On Raising Beautiful, Butt-Kicking, Feminist Girls (or, How I Learned To Stop Worrying And Love The Girl Scouts)

Before I launch into this post about my eleven-year-long quest – nay, struggle – to raise girls who trust themselves, and honor themselves – and more importantly who trust and honor the other girls in their lives-  and who wouldn’t think twice to kick a boy in the shins if he really, really deserved it, I need to take a moment to talk about the Girl Scouts.

And the lady who started the Girl Scouts. This classy dame here:

File:Juliette Gordon Low - National Portrait Gallery.JPG Juliette Gordon Lowe. Isn’t she lovely?

What I love about her story is that she took the classic trope of the Jilted-Wife-Done-Wrong-By-Her-Man and re-invented it into a Juliette-Goes-And-Gets-Some story. In a nutshell, Juliette’s no-good, boozing, philandering, and woman-degrading husband pestered her to no end for a divorce so he could shack up with his mistress in style. She refused, and his whoring continued until he died suddenly of a stroke or heart attack or “bad company” or however men of his ilk used to kick the bucket in those days.

Trouble was, he left his fortune to his mistress, leaving his wife high and dry.

So did Juliette lie down and take it? No ma’am, no she did not. She sued the jerk’s estate and came away 500 million richer – which was quite a lot in those days. And instead of sitting in the lap of luxury (or anyone else’s lap, for that matter) she used her extensive funds to start the Girl Scouts which, in addition to highly addictive cookie-hawking, has been the go-to place for sassy, uppity girls everywhere.

I love the Girl Scouts.

The thing is, that love has been long in coming. I was a Scout for two (or was it three?) rather miserable years in elementary school. As I believe I’ve blogged about before, I was a lonely kid in grade school – a bullied kid, a dorky kid, a broken kid and a painfully-awkward kid. I was in Girl Scouts, and the bullying and nasty behavior that I endured during the school day simply followed me to our meetings in the livingroom of one of the kids at school.

I didn’t learn to like myself in Girl Scouts. I learned nothing about Girl Power or consciousness-raising, or positive self-imaging or sticking with your girl friends no matter what. I just learned how to stay quiet, stay unnoticed. Disappear.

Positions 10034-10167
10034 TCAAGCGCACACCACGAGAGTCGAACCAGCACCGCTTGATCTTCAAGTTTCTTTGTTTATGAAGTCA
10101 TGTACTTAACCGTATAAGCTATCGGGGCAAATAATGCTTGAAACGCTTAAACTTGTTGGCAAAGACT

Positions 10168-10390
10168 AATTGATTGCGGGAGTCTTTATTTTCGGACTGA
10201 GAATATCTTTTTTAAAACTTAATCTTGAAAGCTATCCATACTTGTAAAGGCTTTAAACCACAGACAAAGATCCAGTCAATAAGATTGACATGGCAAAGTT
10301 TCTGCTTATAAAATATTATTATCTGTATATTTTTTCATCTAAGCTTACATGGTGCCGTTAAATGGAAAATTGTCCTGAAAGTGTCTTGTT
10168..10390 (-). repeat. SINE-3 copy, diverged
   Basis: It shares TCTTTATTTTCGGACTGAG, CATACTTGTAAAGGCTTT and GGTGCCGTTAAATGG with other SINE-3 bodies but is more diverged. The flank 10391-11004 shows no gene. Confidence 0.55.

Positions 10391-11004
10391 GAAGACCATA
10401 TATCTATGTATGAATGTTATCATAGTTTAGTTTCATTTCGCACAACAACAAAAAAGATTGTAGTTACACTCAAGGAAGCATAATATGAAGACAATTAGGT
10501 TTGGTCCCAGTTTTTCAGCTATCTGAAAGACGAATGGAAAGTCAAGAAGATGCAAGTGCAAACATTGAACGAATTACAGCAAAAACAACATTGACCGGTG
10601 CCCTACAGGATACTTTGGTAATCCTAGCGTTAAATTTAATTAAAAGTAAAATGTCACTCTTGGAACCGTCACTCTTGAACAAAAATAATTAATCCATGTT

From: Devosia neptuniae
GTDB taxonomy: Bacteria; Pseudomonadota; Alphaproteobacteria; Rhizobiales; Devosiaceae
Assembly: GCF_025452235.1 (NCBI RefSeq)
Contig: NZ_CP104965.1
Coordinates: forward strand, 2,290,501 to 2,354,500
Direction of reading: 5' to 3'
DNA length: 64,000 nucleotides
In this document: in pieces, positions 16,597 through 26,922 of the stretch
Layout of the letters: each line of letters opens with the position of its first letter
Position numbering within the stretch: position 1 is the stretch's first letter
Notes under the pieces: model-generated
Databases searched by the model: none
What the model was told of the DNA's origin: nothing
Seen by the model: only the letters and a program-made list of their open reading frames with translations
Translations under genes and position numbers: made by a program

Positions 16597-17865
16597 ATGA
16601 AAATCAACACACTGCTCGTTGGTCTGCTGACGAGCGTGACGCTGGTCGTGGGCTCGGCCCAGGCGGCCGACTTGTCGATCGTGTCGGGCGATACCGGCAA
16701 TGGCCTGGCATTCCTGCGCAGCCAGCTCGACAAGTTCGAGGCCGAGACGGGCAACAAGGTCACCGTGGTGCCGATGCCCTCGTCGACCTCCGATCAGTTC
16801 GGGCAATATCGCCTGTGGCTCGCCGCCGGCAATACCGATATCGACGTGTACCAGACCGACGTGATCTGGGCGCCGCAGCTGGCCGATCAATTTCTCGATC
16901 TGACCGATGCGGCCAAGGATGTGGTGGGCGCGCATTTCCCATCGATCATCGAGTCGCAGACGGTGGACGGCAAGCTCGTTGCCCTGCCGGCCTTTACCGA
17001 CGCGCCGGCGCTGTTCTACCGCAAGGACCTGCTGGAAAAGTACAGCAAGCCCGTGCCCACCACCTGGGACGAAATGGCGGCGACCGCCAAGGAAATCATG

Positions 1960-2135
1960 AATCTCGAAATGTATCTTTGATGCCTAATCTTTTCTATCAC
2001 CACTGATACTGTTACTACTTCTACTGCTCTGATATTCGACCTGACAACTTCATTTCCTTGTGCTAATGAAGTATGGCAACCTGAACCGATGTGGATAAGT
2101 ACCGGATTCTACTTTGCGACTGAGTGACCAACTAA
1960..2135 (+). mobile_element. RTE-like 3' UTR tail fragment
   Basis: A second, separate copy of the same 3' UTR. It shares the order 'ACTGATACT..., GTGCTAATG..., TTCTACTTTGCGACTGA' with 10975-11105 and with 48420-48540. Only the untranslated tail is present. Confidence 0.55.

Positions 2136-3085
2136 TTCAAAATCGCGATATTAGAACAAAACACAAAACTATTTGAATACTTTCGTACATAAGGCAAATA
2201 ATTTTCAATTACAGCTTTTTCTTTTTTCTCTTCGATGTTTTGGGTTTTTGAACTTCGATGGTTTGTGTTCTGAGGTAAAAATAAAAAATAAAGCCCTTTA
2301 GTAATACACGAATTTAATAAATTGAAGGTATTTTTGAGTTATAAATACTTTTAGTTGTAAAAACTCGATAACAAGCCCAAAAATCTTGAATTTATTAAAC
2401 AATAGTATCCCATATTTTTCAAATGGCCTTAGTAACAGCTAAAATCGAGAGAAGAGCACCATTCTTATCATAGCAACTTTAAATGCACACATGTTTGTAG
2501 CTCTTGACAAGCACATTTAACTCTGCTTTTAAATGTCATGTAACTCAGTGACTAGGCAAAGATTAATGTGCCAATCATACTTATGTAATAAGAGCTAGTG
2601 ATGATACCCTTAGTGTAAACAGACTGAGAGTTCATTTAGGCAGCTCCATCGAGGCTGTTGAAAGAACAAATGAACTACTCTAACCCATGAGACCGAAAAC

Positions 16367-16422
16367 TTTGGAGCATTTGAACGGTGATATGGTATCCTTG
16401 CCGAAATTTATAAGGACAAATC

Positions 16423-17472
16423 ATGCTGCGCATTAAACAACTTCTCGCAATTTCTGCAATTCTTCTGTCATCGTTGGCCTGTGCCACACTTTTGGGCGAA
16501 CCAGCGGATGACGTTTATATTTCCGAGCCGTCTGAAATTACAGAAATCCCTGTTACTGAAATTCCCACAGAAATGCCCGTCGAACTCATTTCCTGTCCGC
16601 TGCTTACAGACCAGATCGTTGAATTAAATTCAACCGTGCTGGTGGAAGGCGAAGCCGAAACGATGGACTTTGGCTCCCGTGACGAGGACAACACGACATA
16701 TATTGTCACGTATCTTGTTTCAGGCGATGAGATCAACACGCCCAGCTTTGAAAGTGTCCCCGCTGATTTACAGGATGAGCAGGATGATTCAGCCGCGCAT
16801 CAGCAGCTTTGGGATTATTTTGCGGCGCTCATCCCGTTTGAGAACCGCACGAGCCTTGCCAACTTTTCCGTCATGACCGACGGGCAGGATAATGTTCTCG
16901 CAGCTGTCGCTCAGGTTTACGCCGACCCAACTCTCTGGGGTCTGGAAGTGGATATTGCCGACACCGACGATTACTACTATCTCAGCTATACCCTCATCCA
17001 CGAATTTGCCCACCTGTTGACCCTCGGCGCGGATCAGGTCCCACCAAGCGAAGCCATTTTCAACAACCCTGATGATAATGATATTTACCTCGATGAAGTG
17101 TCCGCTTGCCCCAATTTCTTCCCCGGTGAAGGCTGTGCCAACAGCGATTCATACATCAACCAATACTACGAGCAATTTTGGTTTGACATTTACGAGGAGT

And then I forgot about the Girl Scouts.

But then. Lots and lots of years later, I had daughters. And then the Fear began.

We live in a culture that teaches girls to dismiss themselves. We live in a culture that teaches girls to hate their bodies. We live in a culture that teaches girls to define themselves by how well they can attract sexual partners, instead of how well they can keep a friend. And I held my little tiny girl-baby and I was afraid for her.

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When Ella was in Kindergarten, she joined a Brownie troop. I was ambivalent, but the child was adamant. She joined, loved it, and she’s been with this same group of girls ever since. And while I’ve been around, and I know these girls very well, I’ve never had the opportunity to interact with them as Scouts, nor have I seen how they operate as a team of girl-powered friends until this weekend, when I went as a chaperon to their yearly encampment in the woods.

Ladies and gentlemen, you have never seen such a group of committed feminists.

You have never seen such a group of magnificent communicators.

You have never seen such a group of collaborative leaders – they assessed the needs of their situations. They asked for input. They delegated. They formed committees. They assessed their own results. They praised one another, and boosted each other up. They were clear, forthright, kind, honest and hard-working. They appreciated one another.

And they never once – not even once – talked about boys. Instead, they made fun of commercials and they badmouthed Twilight (they all agreed with Ella’s assessment that the book would have been vastly improved if Edward had died tragically in a fire) and they told scary stories in the dark.

And I realized that the wolves in our society – the ones that dress up in nighties and lurk in the dark – well, they’re still there, and I still worry about them, but the Girl Scouts have given my daughter a weapon that I had not counted upon. My daughter – though just as unsure, just as placeless as I was at eleven – not a kid, not a teenager, with no real place to fit in – is much more equipped to survive and thrive than I ever have been.

That child is powerful. And so are her friends.

Girl Power, the girls told me this weekend, could move the entire planet off its axis if we wanted to. We choose to let the world spin.

This was true, I told them. But they had more to say.

Girl power’s gonna change the world – and it needs changing. And girl friends can change your life.

Indeed, I said. They do it every day.

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